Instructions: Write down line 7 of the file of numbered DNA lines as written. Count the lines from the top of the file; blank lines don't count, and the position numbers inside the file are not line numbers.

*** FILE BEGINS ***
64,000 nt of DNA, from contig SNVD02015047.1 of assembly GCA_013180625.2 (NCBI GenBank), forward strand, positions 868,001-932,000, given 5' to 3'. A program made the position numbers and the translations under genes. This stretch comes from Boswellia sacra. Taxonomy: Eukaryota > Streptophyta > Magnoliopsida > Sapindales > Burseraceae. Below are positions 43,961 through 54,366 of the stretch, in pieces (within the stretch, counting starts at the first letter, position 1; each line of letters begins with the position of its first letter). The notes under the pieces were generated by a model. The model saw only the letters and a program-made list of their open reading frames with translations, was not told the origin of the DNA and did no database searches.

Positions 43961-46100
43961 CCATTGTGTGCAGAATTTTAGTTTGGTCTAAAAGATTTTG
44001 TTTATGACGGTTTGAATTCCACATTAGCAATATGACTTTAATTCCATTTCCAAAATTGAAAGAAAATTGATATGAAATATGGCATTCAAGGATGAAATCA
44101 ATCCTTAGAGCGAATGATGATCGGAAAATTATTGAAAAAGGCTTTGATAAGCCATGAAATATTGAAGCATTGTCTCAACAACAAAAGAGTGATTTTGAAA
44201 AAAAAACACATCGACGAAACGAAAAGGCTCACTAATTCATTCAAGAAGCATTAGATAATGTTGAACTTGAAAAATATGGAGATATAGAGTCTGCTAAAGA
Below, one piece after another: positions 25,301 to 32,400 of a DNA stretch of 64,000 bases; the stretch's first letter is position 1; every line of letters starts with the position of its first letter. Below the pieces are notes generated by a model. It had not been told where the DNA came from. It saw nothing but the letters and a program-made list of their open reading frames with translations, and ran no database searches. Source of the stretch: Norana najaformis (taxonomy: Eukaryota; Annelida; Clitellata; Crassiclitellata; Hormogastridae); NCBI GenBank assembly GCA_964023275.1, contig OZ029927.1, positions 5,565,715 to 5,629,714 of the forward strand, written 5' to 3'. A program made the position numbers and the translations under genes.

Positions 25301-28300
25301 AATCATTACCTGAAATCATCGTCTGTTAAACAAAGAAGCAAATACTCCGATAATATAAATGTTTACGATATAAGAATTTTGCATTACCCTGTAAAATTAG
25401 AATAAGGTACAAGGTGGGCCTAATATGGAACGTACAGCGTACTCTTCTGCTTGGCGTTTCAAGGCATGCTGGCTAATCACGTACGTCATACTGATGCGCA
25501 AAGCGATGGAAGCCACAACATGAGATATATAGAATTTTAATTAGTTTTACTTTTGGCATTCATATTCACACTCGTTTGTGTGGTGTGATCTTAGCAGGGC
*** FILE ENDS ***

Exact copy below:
Below, one piece after another: positions 25,301 to 32,400 of a DNA stretch of 64,000 bases; the stretch's first letter is position 1; every line of letters starts with the position of its first letter. Below the pieces are notes generated by a model. It had not been told where the DNA came from. It saw nothing but the letters and a program-made list of their open reading frames with translations, and ran no database searches. Source of the stretch: Norana najaformis (taxonomy: Eukaryota; Annelida; Clitellata; Crassiclitellata; Hormogastridae); NCBI GenBank assembly GCA_964023275.1, contig OZ029927.1, positions 5,565,715 to 5,629,714 of the forward strand, written 5' to 3'. A program made the position numbers and the translations under genes.